Mosley: My husband would have hated Le Pen

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DIANA Mosley, whose friendship with Hitler led to her disgrace and imprisonment in Holloway Prison in 1940, has surprisingly joined the growing criticism of Jean-Marie Le Pen, the leader of France’s National Front party.

In her first interview since Le Pen’s poll success, she told The Scotsman the far Right politician was "just a crusty, old, Eurosceptic, Tory backbencher".

Mosley, 91, claimed Le Pen’s anti-European stance ran contrary to the beliefs she shared with her late husband, Sir Oswald Mosley, the founder of the British Union of Fascists.

Le Pen’s unexpected success in last Sunday’s French election has assured his place in the electoral run-off with President Jacques Chirac. Mosley, who has lived in exile in Paris since she was released from prison, remains unimpressed.

She said: "He is everything I most dislike. In all essentials, and in particular with respect to Europe, his views are the opposite of mine. [My husband] was a dedicated European and could never have got together with Le Pen."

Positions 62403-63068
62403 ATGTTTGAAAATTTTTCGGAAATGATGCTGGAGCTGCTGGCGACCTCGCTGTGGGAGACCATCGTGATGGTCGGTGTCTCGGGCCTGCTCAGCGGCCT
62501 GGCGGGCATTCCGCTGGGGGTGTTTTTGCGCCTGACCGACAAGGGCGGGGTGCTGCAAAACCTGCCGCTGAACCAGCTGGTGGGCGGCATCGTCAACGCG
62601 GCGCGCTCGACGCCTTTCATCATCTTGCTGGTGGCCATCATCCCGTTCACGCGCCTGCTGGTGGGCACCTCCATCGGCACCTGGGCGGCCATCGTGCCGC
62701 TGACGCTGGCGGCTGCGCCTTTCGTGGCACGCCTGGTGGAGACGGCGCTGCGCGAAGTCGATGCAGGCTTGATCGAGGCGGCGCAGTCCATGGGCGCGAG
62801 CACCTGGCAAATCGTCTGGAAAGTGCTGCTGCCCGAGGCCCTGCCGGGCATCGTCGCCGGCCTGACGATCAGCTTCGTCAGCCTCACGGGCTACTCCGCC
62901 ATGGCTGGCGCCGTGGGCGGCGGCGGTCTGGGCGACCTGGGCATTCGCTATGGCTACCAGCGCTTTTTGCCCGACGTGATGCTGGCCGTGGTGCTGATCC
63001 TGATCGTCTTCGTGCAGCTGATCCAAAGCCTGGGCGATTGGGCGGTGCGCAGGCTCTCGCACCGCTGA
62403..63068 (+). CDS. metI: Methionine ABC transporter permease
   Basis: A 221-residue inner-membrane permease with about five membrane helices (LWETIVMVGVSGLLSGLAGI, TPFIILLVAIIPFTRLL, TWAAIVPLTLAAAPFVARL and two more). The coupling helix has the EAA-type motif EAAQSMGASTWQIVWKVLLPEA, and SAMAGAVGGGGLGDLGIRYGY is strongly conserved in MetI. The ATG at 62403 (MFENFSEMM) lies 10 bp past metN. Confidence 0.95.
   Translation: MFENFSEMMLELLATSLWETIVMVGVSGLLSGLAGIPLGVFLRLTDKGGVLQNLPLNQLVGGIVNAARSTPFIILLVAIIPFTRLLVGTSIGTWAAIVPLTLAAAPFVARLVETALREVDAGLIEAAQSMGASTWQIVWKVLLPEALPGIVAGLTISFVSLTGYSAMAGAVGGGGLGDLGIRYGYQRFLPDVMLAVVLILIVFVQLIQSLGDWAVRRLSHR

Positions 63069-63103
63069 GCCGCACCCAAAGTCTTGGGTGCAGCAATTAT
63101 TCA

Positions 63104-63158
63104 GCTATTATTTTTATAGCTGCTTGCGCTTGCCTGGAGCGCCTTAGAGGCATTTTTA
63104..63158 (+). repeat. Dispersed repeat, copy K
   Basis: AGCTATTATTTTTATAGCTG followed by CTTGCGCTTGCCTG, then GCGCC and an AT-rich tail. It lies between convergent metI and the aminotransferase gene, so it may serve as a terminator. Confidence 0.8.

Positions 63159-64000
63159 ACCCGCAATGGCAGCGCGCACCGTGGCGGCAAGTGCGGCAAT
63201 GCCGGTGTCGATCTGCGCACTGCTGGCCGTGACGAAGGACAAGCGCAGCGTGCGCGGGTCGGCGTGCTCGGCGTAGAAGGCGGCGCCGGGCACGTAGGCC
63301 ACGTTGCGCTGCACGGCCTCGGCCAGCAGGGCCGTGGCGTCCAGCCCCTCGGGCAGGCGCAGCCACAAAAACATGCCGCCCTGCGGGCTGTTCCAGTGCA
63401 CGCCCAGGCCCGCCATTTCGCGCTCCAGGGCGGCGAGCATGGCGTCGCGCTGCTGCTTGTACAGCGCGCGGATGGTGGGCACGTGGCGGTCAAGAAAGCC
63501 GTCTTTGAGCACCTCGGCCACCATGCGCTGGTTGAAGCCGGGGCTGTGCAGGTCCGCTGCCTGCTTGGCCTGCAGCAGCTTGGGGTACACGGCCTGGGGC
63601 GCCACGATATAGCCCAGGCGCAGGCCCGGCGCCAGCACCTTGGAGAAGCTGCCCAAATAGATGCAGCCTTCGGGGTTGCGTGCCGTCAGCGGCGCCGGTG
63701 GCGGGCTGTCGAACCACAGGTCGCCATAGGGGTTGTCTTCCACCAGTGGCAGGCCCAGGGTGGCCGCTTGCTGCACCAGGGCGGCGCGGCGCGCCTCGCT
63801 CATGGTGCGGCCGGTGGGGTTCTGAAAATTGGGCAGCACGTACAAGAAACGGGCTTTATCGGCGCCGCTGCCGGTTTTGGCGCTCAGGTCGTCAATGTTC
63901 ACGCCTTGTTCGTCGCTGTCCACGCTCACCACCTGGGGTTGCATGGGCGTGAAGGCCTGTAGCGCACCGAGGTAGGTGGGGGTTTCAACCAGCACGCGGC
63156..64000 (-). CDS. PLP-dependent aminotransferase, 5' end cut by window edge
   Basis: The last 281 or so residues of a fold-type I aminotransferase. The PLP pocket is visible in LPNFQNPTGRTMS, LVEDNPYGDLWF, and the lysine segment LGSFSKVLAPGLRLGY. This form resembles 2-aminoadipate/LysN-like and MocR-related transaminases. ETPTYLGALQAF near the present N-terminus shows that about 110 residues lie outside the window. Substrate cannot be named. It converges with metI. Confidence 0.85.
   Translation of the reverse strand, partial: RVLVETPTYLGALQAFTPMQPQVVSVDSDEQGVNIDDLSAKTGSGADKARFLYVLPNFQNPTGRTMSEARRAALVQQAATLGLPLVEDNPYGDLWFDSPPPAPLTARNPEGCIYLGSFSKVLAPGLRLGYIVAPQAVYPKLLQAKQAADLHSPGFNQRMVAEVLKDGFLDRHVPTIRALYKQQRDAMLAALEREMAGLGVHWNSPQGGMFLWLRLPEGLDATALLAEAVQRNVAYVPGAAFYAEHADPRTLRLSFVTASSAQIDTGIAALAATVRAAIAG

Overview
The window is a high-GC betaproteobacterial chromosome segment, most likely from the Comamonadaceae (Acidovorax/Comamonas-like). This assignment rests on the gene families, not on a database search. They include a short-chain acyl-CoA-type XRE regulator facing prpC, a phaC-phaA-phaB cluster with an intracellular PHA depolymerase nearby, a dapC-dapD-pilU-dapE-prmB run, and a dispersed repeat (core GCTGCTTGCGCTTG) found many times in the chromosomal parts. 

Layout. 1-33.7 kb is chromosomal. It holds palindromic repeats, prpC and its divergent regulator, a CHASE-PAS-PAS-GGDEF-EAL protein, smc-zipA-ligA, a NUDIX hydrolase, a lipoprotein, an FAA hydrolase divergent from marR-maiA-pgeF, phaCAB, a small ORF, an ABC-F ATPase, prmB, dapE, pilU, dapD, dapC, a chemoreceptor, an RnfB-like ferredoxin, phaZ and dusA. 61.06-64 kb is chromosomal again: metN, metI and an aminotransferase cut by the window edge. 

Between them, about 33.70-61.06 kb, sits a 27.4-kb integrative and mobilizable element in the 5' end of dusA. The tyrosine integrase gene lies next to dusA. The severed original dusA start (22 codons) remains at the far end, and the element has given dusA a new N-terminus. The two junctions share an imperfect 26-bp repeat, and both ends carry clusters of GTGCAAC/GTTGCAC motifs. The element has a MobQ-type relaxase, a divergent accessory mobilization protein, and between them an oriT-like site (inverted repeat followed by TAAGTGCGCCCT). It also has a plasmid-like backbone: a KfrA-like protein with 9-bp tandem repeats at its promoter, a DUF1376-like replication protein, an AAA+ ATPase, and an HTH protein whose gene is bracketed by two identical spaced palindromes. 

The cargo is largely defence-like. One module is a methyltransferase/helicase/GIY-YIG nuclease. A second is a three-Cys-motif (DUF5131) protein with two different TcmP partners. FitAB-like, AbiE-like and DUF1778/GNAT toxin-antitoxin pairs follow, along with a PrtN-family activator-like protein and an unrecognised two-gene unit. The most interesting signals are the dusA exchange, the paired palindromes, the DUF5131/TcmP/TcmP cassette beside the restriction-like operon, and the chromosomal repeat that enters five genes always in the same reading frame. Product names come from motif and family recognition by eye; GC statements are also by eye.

Tony Blair yesterday called on voters across Europe to reject the "repellent" policies represented by Mr Le Pen .

In Brussels, Mr Le Pen was jeered as he tried to speak in a debate on the Middle East in the European Parliament, where MEPs held up banners bearing the word "Non" as he got up to speak. A planned press conference was later cancelled as politicians crowded into the venue to protest about his presence.

In the four years before the Second World War, Mosley became a close friend of Hitler, visiting him often. She and Mosley were married in 1936 in the drawing room of Josef Goebbels’s home.

According to Mosley, Hitler was far more charismatic than his modern, French counterpart. "All of Germany was in love with Hitler," she said, adding, in contrast: "I am sure [Le Pen] has very little of the power to charm."

Mr Le Pen and Mosley, however, share similar views on race. When she was arrested in 1940, Mosley admitted "I am not fond of the Jews."

Mosley was jailed on the orders of Winston Churchill, Britain’s war-time prime minister, and deemed a risk to national security.